An early concern of social media was what would happen to a person’s online presence when they died. As Facebook gained traction, the accounts of those who’d recently passed away became living memorials, with friends and loved ones posting comments in remembrance. Sometimes an estate would continue to post on a deceased loved one’s behalf, raising questions about what exactly it means to honor the dead. In music, as streaming platforms similarly reconfigure our relationships with the artists we love, posthumous releases have thrived, presenting another awkward tension. Grieving fans surely want to hear new work from their favorite artists, but it’s hard to know if these albums — which have arrived at a tragically rapid clip in the past year — would have existed in their same form had the artists been able to have a say.
For the platforms that host the music, and for the labels that ultimately earn money as a result, it’s all the same. Content is uploaded and audiences listen. DMX, who died in April, is the latest hip-hop artist to have new music arrive after their death. Though Exodus, which stands as X’s first official release with Def Jam since 2003’s Grand Champ, may have arrived the fastest. That’s because DMX was already poised for a comeback before his tragic death. Following the positive response to his Verzus Battle at the height of the coronavirus pandemic, X and Swizz Beatz connected at Snoop Dogg’s studio in L.A. to record an album. The culture seemed primed for a reprisal of X’s unmatched charisma and in the months preceding his death, news of Exodus’s development trickled out on blogs and on social media.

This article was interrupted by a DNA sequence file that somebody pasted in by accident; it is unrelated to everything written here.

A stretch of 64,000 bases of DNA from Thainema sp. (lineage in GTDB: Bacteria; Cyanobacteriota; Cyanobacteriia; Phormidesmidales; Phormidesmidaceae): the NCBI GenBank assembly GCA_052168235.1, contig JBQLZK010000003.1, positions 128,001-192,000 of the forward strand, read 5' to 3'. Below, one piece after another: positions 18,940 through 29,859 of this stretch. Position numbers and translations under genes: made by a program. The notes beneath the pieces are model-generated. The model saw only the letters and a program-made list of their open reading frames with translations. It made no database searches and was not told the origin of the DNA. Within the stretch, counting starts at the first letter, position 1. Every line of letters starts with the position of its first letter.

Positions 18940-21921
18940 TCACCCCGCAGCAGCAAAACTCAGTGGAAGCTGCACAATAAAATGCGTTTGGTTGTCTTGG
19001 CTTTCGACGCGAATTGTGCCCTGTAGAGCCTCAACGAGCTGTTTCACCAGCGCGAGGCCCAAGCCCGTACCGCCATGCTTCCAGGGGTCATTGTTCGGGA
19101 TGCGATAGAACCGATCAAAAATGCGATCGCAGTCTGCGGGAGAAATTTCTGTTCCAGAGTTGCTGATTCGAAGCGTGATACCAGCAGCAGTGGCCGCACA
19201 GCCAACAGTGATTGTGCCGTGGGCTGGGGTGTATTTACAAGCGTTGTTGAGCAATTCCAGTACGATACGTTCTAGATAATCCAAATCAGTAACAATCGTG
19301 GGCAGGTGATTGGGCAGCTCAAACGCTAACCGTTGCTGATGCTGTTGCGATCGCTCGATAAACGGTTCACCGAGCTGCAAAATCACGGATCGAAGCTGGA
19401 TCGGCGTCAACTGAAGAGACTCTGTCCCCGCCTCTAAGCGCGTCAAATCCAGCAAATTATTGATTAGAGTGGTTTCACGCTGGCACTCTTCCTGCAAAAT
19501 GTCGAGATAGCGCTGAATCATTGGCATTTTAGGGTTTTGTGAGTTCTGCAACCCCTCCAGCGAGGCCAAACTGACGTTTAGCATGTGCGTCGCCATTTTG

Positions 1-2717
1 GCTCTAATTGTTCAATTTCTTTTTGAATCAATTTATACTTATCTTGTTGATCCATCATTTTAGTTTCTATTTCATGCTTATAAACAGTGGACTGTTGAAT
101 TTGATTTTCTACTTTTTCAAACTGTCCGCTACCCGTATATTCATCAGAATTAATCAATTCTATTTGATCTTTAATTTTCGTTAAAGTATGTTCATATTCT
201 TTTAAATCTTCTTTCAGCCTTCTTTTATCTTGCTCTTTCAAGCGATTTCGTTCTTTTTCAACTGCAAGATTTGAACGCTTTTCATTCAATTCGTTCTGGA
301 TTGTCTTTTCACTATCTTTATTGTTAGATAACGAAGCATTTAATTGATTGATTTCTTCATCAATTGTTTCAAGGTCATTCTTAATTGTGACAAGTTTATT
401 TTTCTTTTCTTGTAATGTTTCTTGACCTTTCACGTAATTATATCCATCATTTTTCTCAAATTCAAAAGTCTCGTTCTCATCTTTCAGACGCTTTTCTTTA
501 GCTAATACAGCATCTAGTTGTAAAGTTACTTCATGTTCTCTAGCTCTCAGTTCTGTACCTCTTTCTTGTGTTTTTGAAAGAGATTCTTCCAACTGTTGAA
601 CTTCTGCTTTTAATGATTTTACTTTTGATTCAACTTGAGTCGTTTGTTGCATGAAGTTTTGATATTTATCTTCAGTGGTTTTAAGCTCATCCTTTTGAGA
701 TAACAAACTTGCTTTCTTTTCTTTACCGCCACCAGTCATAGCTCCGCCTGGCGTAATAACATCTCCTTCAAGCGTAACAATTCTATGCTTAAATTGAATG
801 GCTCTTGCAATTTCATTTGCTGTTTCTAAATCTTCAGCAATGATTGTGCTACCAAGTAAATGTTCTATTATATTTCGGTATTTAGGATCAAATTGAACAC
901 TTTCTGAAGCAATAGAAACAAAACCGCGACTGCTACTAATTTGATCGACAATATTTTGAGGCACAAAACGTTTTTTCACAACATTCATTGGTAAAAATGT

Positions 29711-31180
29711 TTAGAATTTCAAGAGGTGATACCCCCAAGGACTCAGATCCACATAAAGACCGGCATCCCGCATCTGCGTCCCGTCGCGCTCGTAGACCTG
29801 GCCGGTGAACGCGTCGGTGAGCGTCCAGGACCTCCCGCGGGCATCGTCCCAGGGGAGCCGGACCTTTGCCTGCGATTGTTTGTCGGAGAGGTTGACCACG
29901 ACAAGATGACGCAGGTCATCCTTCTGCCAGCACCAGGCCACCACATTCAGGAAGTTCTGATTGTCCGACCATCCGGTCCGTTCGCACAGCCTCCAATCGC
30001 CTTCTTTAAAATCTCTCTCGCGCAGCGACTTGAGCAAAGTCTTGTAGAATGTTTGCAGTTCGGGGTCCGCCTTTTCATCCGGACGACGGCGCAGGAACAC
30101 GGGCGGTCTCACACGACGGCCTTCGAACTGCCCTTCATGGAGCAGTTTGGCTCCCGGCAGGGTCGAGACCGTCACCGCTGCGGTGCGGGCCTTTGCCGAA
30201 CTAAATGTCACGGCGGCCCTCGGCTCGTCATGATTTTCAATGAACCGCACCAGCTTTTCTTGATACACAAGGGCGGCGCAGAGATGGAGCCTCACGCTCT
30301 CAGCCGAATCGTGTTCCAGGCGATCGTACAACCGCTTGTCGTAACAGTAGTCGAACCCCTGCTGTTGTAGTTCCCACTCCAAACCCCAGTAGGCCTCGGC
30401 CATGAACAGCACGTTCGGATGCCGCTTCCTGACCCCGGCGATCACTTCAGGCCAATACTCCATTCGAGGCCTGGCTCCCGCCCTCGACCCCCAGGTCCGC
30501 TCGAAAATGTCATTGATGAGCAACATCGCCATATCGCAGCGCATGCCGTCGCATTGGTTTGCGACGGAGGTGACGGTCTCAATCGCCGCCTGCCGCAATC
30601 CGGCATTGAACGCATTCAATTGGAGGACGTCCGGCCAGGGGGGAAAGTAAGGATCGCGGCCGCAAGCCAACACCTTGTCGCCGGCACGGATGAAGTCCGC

Still, the final result feels cold in its new context. Landing somewhere between a posthumous tribute and a completed album, Exodus feels like a view of DMX as a product instead of DMX as an artist.
Though reverence does indeed run deeply through the record. Swizz Beatz, for one, offers up some of the most dynamic production of his career. On album opener “That’s My Dog,” X’s longtime friend and collaborator applies a sputtering drum pattern to a marauding piano loop, vividly conjuring a different era. It’s a bittersweet reminder of the deep history the two share. Fellow Yonkers MC The Lox offers as tough a verse as ever, retaining the thorough grit of the city that created DMX. The Alicia Keys-assisted “Hold Me Down” highlights X’s unique power to exist at polar ends of an emotional spectrum all at once. He growls and gurgles through his verse while simultaneously matching the tenderness of Keys’s chorus. It’s a song about faith and in any context would have been a major moment for X. Though listening to the track knowing he battled many of the same demons his whole life, right up until his death, gives it a heavier weight. The album shines when X seems genuinely energized, as he does on the Griselda-assisted “Hood Blues.” It’s a moment of mutual exchange. X plays the role of an elder statesman while the Buffalo, New York crew offer the kind of street-level bars that X himself built a career on. When his time comes, towards the track’s end, he sounds as enlivened as he does at any other point on the album.
It’s unfortunate that an album like Exodus, released so close to X’s tragic death, can’t escape the reality it exists in. For example, it’s hard to listen to a song like “Bath Salt” — featuring Jay-Z and Nas rapping about being successful billionaires or whatever — and not feel a tinge of despair. Most of the collaborations on Exodus came before X’s passing, which softens the dissonance of Jay and Nas’s obsessive boasting only slightly. After X’s passing, there was at least nominal discussion of the ways in which the rap industry fails some of its biggest stars; it’s hard to listen to a posthumous record from a rapper whose first five albums debuted at No.1 but still died with a slew of legal troubles and debt, where Jay-Z and Nas can’t find anything else to talk about except their own success.
It’s the type of cognitive tension that ultimately weighs Exodus down. While there are a few glimmers of a resurgent X present — most notably on the Usher-assisted “Letter to My Son,” and album closer “Prayer,” both of which carry the clear-eyed introspection that DMX made a career exploring — there’s simply too much of the outside world present. Of course, it’s not surprising that so many artists would want to show up for one of rap’s most significant trailblazers. But on Exodus, it ends up feeling like posts on social media whenever someone passes away. Too little too late.